It’s hard to believe, but La Défense, Europe’s largest purpose-built business district, is named after the statue La Défense de Paris, erected in 1883 to commemorate the soldiers who had defended Paris during the Franco-Prussian War.
During the Franco-Prussian War of 1870, Paris was surrounded by German troops. A “defense of Paris” was organized, resisting to the enemy for more than 6 months. On January 19, 1871, the French troops attempted an ultimate sortie to break the siege. It is the famous battle of Buzenval – in the territory of the communes of Rueil-Malmaison, Garches and Saint-Cloud – which ended in failure.
The armistice was signed on January 28th. The Parisian people, who had defended themselves despite the famine and a particularly cold winter, felt humiliated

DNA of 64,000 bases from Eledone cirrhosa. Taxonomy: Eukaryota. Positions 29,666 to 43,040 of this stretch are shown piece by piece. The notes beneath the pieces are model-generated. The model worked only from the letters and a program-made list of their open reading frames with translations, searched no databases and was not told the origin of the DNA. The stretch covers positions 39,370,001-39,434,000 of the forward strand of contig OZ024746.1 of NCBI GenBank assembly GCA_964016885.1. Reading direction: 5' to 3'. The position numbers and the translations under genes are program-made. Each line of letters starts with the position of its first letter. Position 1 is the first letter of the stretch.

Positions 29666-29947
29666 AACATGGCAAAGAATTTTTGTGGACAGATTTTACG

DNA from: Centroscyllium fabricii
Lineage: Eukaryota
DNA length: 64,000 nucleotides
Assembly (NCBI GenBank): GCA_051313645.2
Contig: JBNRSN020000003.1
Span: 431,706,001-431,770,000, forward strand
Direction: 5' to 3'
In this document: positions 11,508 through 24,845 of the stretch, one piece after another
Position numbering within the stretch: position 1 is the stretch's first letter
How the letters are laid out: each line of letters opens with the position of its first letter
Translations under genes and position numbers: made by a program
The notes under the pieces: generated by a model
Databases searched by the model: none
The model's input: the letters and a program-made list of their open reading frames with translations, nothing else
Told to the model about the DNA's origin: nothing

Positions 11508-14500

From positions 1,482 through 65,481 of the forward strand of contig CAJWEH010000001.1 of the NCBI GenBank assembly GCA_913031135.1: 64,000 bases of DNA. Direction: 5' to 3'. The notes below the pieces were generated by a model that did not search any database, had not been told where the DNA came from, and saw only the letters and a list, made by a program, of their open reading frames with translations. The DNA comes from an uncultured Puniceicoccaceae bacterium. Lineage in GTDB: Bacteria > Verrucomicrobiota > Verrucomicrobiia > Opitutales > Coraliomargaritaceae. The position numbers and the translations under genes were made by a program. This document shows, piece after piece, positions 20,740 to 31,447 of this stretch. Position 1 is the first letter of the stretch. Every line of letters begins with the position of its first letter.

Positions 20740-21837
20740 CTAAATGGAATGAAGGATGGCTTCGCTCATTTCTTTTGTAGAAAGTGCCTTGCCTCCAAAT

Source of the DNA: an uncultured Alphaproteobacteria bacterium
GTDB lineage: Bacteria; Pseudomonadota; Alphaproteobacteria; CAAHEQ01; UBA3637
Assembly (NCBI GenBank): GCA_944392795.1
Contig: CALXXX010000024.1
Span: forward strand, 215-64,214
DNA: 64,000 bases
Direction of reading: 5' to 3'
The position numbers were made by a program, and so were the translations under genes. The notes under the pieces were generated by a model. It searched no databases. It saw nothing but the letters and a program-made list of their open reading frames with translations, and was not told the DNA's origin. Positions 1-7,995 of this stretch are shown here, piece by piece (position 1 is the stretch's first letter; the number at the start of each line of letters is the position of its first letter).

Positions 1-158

In 1879, the Republicans came to power after years of royalist government. To commemorate the heroic defense of Paris against the Prussians, the Prefecture of the Seine (former department of Paris) decided to erect a statue on the historical axis of Paris, where the National Guard had gathered before the battle of Buzenval.
Nearly a hundred sculptors, including Rodin and Bartholdi, presented their project. It is finally the statue of Louis-Ernest Barrias, La Défense de Paris, that was chose.
This statue, originally located in the center of a large roundabout in the perspective of the Arc de Triomphe, gave its name to the district of la Défense. Relocated several times, it is since January 2017 on the esplanade, halfway between the Grande Arche and the Seine.